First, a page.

The Russian State Duma (lower chamber) is not planning to send an invitation to Swedish environmental activist Greta Thunberg to deliver a speech, Russian lawmaker Vasily Vlasov does not have powers to do that, chairs of two State Duma Committees on Ecology and Environment Protection and on Control and Regulations told TASS as reports emerged that Vlasov had sent an invitation to the Swedish embassy in Russia addressed to Thunberg inviting her to speak to the State Duma.
Chair of the Committee on Ecology and Environment Protection Vladimir Burmatov said, "it is necessary to try to listen to and hear everyone." "It is vital to take different opinions into consideration, live in the agenda of the whole world, we shouldn’t stray away from it. However, our national interests are a priority, the State Duma as parliament should be based on precisely that," the lawmaker said.
The committee chair pointed out that in general he follows speeches of the Swedish climate activist, while "Thunberg is not the only serious representative in this sphere." "If we listen to every environmental activist or public figure at the State Duma podium, then it will be the only thing we do," he stressed. "In my view, Greta does not have that many proposals and you can just acquaint with them by simply opening her Instagram." Burmatov also said that he trusted "Vlasov to address this issue as an active social media user," TASS reports.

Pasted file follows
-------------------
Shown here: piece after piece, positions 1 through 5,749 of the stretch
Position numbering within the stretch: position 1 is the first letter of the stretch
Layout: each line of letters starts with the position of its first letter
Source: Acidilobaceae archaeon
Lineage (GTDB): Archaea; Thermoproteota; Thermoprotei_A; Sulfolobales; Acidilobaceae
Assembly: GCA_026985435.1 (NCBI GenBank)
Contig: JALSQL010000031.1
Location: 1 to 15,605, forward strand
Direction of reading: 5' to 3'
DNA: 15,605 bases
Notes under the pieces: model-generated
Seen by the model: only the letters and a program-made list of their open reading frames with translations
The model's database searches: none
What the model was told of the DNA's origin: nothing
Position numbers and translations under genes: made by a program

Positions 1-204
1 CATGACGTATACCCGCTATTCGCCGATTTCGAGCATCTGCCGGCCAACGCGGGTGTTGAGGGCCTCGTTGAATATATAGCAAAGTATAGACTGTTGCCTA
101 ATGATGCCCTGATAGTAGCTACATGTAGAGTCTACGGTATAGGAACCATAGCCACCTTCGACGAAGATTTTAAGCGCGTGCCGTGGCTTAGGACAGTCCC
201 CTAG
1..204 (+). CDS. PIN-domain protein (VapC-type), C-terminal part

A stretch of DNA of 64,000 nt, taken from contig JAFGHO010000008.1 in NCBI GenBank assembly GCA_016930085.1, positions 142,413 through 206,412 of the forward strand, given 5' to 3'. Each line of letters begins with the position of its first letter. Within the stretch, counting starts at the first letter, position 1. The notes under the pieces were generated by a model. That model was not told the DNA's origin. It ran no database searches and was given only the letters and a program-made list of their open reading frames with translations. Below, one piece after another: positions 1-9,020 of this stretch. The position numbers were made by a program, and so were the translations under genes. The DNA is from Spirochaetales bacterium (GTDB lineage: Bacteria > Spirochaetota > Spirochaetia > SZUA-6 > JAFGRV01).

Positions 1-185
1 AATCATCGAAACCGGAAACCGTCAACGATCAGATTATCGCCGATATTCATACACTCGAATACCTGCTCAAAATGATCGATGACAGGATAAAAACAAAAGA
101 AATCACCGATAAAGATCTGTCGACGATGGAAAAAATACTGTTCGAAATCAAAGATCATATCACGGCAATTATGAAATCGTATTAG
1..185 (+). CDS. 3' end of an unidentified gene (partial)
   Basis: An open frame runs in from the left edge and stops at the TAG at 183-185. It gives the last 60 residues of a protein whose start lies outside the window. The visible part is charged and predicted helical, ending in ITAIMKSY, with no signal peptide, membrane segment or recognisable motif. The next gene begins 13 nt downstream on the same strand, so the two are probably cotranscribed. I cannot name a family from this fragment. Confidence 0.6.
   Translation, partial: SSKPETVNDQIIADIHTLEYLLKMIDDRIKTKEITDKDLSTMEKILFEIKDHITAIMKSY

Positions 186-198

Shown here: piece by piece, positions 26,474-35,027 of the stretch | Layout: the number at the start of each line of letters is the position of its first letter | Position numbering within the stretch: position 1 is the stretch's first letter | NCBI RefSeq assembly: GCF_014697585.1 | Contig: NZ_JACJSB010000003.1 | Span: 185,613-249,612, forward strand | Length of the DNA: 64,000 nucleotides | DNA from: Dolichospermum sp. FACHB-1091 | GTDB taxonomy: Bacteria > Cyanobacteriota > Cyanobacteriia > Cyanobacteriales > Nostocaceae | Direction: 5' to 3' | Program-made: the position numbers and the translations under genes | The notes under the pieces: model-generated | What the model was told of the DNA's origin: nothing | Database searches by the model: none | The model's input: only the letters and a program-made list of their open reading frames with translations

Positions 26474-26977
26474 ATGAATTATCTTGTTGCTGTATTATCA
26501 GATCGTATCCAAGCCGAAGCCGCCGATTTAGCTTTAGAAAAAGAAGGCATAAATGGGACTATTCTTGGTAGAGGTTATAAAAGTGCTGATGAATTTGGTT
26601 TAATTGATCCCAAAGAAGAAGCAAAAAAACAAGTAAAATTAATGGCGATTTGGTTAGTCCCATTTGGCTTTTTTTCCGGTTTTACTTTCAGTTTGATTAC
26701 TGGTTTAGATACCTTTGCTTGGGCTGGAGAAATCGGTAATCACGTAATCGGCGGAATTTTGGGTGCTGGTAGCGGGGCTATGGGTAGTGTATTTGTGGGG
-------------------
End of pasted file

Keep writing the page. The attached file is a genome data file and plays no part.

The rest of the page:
At the same time, the lawmaker pointed out that a lot of what Thunberg says is in line with the position of the Russian leadership and what the committee works on now, "We are equally concerned by the climate change. Russia is now doing a lot to address this issue, much more than many countries by the way. We have ratified the Paris Agreement, soon a law will be passed on greenhouse gases. Looking at the greenhouse gas emission statistics, Russia is ahead of many countries in reducing them," Burmatov recalled, underlining that the laws adopted by this convocation of the State Duma particularly contributed to these results.
Meanwhile, Chair of the Committee on Control and Regulations Olga Savastyanova clarified that "a lawmaker cannot invite [anyone] to a plenary meeting or a State Duma Council." According to her, it is the committees that send out invitations.
Last week, 16-year-old Greta Thunberg arrived at the UN and delivered a much talked about speech about the climate change. She accused heads of states and governments who attended the climate summit of stealing her dreams and childhood with their empty promises. She advised world leaders against even mentioning that enough is done to fight pollution. According to Thunberg, climate problems cannot be solved with "just ‘business as usual’ and some technical solutions."
The Swedish activist concluded her speech vowing that younger generations will closely watch the actions undertaken by current authorities.
On September 27, a large-scale rally took place in Montreal when 500,000 people demanded more measures to fight climate change. Thunberg attended the rally and had a close-door meeting with the Canadian prime minister before it.